Thursday June 22, 2017
From a sign
This woman on the bus rides in a motorized wheelchair. She’s beautiful. She looks like Nicole Kidman and Helena Bonham Carter had a lovechild and gave her even better hair and eyes. She has a little dog on her lap. Cute, shaved down so it looks like it has a lion’s mane. We all watch – rapt – as she wheels into her spot (people cleared the way). As the bus starts to drive onwards, she takes a ziplock bag of something indistinguishable out of a bag in the basket that’s on the front of her wheelchair. She eats it, or, rather, she chews it and spits it out into her hand and tries to feed it to her dog. He doesn’t want it.
Friday June 16, 2017
La Dolce Vegan
When your mother brings home Steve, the third potential stepfather, you are immediately sceptical of his black goatee and reddish, greying hair. You know that that is not how nature works. Steve is the “assistant manager” (oh-kay) at the mechanic on the corner of First and MacDonald. His brother is the owner. His brother, according to Michelle St. Bernard, is almost a millionaire. Something about good investments, or the stock market, or Atlantic City. You and Tina kick each other under the table as your mother giggles at Steve’s jokes. You get a few of them, and want to laugh because they are not half bad, but you don’t. Out of solidarity with Tina. Out of mourning for your father. Steve says something about the spinach and rice pilaf and your mother says something about Popeye. Tina’s eyes light up.
Tuesday June 13, 2017
The Ocean At The End Of The Lane
Call me shaker Call me howler
Call me maker Call me feast
Call me famine Call me reverent
Call me simple Call me beast
Call me sing Call me frenzy
Call me chaos Call me great
Call me famine Call me bringer
Call me omen Call me fate
Call me shuffle Call me changer
Call me teacher Call me sin
Call me runner Call me muscle
Call me gold Call me win
Call me birch bark Call me tinder
Call me flint Call me steel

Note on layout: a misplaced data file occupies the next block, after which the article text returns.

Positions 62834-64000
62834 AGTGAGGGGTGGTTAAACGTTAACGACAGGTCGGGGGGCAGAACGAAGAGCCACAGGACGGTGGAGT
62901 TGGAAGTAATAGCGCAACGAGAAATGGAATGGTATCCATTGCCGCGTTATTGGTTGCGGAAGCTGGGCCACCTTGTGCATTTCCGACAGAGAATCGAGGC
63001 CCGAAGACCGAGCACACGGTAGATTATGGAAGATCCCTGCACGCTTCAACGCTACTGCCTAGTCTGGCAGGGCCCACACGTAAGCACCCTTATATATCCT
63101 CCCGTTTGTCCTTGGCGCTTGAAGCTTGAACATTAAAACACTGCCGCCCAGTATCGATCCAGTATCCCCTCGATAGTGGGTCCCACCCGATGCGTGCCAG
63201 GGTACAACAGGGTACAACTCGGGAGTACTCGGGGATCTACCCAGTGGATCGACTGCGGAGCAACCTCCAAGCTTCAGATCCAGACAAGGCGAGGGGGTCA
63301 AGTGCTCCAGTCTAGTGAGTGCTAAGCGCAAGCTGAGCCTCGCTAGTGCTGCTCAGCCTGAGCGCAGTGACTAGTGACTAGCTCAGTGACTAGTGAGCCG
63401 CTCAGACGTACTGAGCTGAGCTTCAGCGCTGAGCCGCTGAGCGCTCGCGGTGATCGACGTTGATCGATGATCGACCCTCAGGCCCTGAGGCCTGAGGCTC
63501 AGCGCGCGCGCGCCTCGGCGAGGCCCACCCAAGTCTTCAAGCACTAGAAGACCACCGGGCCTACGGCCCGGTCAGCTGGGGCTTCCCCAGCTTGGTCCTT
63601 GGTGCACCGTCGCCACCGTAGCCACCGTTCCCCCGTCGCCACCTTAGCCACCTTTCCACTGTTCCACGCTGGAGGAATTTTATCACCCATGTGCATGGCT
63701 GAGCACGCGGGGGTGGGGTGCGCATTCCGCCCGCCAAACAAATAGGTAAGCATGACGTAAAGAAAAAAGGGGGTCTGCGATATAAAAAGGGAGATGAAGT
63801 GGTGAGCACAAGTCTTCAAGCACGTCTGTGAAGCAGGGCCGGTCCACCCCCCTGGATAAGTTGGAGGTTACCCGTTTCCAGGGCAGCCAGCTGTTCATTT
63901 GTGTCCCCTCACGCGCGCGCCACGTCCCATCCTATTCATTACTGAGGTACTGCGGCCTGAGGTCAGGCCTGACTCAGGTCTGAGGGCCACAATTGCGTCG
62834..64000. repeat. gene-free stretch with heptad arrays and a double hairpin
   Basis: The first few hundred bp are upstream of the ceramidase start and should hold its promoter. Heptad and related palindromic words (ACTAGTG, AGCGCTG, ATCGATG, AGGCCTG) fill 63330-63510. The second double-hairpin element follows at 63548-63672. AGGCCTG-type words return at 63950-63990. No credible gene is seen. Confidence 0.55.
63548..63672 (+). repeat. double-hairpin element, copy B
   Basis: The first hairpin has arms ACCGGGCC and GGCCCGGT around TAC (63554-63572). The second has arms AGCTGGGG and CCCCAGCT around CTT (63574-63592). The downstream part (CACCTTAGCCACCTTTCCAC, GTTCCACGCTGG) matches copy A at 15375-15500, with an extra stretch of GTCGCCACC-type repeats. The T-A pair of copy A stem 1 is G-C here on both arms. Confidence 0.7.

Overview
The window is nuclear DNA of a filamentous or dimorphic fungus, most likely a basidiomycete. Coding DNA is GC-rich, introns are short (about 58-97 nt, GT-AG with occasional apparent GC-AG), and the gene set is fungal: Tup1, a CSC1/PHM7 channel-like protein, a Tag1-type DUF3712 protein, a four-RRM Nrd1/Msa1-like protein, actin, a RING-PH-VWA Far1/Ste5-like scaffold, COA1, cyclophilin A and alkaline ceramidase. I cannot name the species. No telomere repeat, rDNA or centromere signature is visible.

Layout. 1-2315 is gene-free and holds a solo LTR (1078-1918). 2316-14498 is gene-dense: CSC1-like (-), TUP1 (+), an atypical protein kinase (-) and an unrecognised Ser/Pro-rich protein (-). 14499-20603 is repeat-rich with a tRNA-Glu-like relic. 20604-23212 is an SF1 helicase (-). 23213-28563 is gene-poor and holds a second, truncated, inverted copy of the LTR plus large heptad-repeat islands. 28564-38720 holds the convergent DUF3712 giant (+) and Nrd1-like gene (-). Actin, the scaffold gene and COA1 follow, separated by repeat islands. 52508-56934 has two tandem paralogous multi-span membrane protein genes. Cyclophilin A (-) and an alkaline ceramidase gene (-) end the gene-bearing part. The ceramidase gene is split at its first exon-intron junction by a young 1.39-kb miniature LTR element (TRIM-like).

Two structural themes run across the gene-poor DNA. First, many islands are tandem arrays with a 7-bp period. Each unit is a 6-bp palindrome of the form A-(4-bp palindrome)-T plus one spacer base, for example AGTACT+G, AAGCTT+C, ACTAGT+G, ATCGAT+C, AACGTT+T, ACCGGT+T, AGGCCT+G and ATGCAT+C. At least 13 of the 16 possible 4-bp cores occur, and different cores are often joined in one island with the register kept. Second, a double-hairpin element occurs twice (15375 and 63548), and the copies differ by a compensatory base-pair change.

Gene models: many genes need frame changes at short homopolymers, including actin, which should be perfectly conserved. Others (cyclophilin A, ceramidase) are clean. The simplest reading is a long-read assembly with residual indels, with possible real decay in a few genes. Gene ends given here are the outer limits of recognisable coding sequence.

Call me engine Call me bullet
Call me handmade Call me wheel
Call me mother Call me lover
Call me woman Call me moon
Call me bear Call me elephant
Call me wolf Call me loon
Friday June 9, 2017 at Ideal Coffee
The Globe And Mail
When Maggie feeds her snake, she says a prayer for the mouse. It actually isn’t her snake, it’s Tova’s, but Tova is in Switzerland and Maggie isn’t sure when she’ll be back so as far as she’s concerned the snake now belongs to her. It was actually Tova’s sister’s boyfriend’s snake, but his landlady lost her mind when she found out a snake was in the apartment, so what was Tova’s sister supposed to do? Take the snake. And then Tova’s sister, ever the pacifist, couldn’t get over the feedings so Tova took pity and said she’d take the fucking snake.
Friday June 9, 2017
The Globe And Mail
I have been avoiding calling my mother because I know I am going to cry.
She is avoiding me too for the same reason.
Earlier this week my sister tells me that the family reunion is off.
After swearing in the bathroom and crying and yelling and crying some more,
I tell her I’m sorry for overreacting.
My sister tells me she could listen to me swear for days, and if it’s any consolation,
I was not overreacting, but reacting, and both would be okay.
Today I finally phone her and for whatever reason we start speaking french to each other.
I think because this softens the blow.
Keeps things light, after all, it is only a family that will not be reuniting.
It’s not the end of the world.
I hear the sigh in her voice as she mixes in some words in Italian, some a combination of both.
I tell her I already know.
Then later she cries.
We both do.
Thursday June 8, 2017
overheard at Sheraton Vancouver Wall Centre
“Did you pack her neck pillow, Dana? You know Mom can’t travel without it.”
“I packed it, Leigh, you can officially back off now.”
“I’m telling you she won’t even set foot on the plane if she doesn’t have it.”
“What did I just say? I’ve already got it. You left very detailed instructions. Very detailed.”
“She hasn’t left the house since Dad got sick, much less the province.”
“I know that, I will make sure she is as comfortable and distracted as possible.”
“You’re not going to slip her any of your little…pills…are you?”
“What makes you think I’m still taking those little pills?”
“I’M NOT TAKING THEM ANYMORE! Why does nobody trust me around here? I can’t escort mom to fucking Edmonton, now?”
“Well maybe because you like to make things about you.”
“You are such a little cunt, Leighanne.”
Monday June 5, 2017
A business card
It’s a hot summer. My mother – tan, freckles, feathered hair, broken heart – puts out a bowl of peaches, a few ears of steamed corn, a knob of butter. We wear bathing suits at the table on the porch, wood peeling, in desperate need of oil. Hers is black, a one piece, under running shorts. My sister’s is pink, with a hole cut out at the stomach. Mine is yellow. I get a sliver and cry for awhile, longer than necessary, but it cleans my insides to let all the tears out. My mother puts Joan Baez on the tape player that lives near the wood stove. It’s quiet. But we both know what memories can bring / They bring Diamonds and Rust / Yes we both know what memories can bring / They bring Diamonds and Rust.